We found a secure parking lot in Belize City through the Radisson Hotel, and parked next to some shipping containers. I am still a little nervous when we leave the rig as it is our whole world now. However, it is clear this lot is the best we are going to do in this town, so we hop on the last ferry over to Ambergris Caye. John has booked us a couple nights in a little chi chi hotel called Matachica. I have wanted to check this place out of years - and it’s my birthday! Those days are spent in a hammock, by the pool and snorkeling off the reef.
LoJo in the Belize CIty parking lot
On the boat heading up north to Matachica
My birthday came with a full moon
Our Casita at Matachica
These days here are so appreciated now. Running water and flushing toilets are amazing...and so is this!
Whose birthday is it again?
I love this photo. It's very Belize. The beaches aren't that great here so there are lots of these over the water lounge docks.
Not uncommon for us so far...the best food we had on Ambergris Cay was here. Shrimp burritos and Red Stripe.
In San Pedro waiting for the ferry back to Belize City, and plotting our next move.
From Ambergris Caye, we took the ferry back to Belize City and planned to head south in search of whale sharks off the coast of Placencia. It was too far to get there by dark so we overnighted in the only camping available around Belize City - in a marina just south of town. We camped in between the boat trailers. It was different, but nice as they had laundry, hot showers, clean bathrooms and a restaurant. It's the little things in life.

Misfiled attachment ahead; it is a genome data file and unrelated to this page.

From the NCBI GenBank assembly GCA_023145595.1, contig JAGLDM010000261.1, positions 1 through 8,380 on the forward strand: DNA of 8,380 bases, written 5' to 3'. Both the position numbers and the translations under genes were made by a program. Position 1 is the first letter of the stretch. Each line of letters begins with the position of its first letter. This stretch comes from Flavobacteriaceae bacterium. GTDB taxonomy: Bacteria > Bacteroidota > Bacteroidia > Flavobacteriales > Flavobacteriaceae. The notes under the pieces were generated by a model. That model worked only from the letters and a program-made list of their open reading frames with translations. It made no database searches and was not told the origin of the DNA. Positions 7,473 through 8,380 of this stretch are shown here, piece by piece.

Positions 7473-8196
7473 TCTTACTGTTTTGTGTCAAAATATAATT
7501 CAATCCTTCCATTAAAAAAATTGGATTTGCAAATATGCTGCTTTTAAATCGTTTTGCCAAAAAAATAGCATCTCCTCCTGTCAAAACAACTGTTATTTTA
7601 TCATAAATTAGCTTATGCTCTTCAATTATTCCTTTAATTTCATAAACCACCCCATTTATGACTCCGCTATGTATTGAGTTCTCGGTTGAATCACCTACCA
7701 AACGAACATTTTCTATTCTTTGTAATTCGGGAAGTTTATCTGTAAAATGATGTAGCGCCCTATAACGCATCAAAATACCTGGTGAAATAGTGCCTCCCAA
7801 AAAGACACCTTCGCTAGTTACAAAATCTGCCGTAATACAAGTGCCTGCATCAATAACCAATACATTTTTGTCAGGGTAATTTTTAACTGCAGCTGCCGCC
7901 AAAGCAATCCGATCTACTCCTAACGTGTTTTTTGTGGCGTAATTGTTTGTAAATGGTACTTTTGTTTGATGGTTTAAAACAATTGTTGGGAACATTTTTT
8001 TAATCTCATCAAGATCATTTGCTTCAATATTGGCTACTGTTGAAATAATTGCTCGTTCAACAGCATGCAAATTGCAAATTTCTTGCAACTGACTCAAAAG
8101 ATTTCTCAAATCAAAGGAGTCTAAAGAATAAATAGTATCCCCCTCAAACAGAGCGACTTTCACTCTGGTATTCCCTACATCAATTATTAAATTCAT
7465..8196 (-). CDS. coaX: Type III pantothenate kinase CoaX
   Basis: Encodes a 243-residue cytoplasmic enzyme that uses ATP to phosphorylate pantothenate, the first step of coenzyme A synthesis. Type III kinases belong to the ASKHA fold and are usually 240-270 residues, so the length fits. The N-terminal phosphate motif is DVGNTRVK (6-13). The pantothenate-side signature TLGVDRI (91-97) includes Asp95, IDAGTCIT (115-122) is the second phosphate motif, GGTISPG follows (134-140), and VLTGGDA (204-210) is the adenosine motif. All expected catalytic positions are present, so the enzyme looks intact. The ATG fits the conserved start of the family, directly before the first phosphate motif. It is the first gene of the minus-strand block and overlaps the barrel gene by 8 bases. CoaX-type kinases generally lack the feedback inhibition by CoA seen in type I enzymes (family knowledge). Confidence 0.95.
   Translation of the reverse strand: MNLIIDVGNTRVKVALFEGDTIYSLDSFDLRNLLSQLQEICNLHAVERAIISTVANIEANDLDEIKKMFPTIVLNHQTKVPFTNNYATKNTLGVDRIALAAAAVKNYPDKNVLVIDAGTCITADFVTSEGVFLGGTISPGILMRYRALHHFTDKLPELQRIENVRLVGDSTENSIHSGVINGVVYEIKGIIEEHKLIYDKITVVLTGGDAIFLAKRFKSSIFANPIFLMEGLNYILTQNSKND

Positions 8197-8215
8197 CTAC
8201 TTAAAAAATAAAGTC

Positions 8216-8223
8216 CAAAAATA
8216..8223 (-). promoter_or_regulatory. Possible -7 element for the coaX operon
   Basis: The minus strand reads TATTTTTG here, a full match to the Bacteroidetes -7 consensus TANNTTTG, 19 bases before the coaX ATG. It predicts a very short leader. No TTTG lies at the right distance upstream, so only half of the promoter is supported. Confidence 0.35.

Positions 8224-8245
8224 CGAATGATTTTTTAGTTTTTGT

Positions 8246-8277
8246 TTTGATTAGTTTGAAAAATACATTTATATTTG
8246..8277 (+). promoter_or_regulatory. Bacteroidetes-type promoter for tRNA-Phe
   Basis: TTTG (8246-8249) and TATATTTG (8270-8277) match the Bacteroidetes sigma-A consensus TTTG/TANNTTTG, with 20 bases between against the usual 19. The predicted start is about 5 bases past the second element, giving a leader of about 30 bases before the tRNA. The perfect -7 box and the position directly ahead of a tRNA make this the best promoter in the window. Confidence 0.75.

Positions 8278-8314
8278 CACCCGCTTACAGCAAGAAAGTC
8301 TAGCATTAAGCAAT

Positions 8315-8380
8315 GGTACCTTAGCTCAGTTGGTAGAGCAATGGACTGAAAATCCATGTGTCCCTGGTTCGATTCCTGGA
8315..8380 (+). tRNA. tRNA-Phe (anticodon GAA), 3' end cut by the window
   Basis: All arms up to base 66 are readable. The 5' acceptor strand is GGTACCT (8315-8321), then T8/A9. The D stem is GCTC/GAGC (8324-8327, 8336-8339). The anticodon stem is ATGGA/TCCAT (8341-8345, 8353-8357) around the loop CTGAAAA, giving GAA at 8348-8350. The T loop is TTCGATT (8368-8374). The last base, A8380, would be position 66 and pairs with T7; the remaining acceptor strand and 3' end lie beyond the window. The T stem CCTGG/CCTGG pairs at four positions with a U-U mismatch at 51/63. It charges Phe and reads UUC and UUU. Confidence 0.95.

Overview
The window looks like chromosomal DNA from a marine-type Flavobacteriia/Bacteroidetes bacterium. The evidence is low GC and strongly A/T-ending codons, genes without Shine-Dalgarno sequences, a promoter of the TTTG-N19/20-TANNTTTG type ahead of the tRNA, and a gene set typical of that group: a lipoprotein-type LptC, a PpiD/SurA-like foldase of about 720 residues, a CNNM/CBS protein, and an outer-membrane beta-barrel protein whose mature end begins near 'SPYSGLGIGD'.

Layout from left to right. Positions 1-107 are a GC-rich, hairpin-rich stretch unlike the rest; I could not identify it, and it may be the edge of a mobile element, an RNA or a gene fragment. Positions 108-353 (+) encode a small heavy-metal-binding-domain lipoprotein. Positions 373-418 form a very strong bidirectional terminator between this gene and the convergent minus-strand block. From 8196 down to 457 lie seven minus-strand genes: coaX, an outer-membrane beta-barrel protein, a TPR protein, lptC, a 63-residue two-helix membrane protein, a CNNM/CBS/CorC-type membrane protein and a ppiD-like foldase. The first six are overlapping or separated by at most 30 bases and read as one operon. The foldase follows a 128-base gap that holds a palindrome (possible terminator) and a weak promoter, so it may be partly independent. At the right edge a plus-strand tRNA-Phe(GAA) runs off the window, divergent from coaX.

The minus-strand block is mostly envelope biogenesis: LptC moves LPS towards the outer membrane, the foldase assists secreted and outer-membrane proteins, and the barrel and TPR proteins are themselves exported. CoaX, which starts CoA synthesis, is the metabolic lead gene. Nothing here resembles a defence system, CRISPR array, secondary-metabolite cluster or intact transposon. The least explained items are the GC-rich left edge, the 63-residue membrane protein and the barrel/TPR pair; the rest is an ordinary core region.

Belize City marina camping. Not a bad place to overnight.
This is the marina restaurant parking lot. We had the chicken for dinner.....does that make it parking lot-to-table?
The next day we drove to Placencia on the Hummingbird Highway. It is just as beautiful as it sounds and we drove past lush landscapes, banana farms and small villages. We stopped at a Mennonite dairy farm for cream and yogurt. We saw a roadside sign for organic coffee and stopped for a latte, which turned out to be some guy’s house. We go inside and he grabs the Maxwell House and made us pretty decent lattes.
We passed over lots of these one lane bridges all along Hummingbird Hwy
Once we arrive in Placencia we head straight to the dive shop to check on the whale sharks. They have only seen one far so this week, so we decide to wait a day and check back. We have no idea where to camp yet and it’s almost 5:00 pm. We checked in on a B&B called Mariposa that we saw on iOverlander - they may let us camp in their parking lot. When we get there we find the owners (Canadians Bruce and Sharon, and their 3 rescue dogs), and ask if it's ok to camp. He says a Swiss couple just left and of course we can stay. No charge. He just asks that we eat one meal a day in the restaurant. Done.
Mariposa B&B. Beautiful spot.
Our camp spot with an ocean view and use of the pool. Most of the time the parking lot was empty.
The Turtle Inn resort was next door. We had fancy drinks there one night - and then came back to our parking lot.
Before they turn brown they are green, and before turn green they are orange.
The next day we checked on the whale sharks and there were no sightings, so we waited one more day. We camped again at Mariposa, had the use of the pool and enjoyed a great dinner in their restaurant. They were lovely hosts and we felt like we were guests in their home. They weren't very busy so living in their parking lot was actually quite peaceful. We stayed another night and had an excellent dinner in town. Ultimately, we decided not to spend the money on the whale shark trip as the probability of seeing them was low. We will try again later in Holbox, Mexico after we come back. Next, we headed back up north to take a kayak trip on Glover’s Atoll out of Dangriga.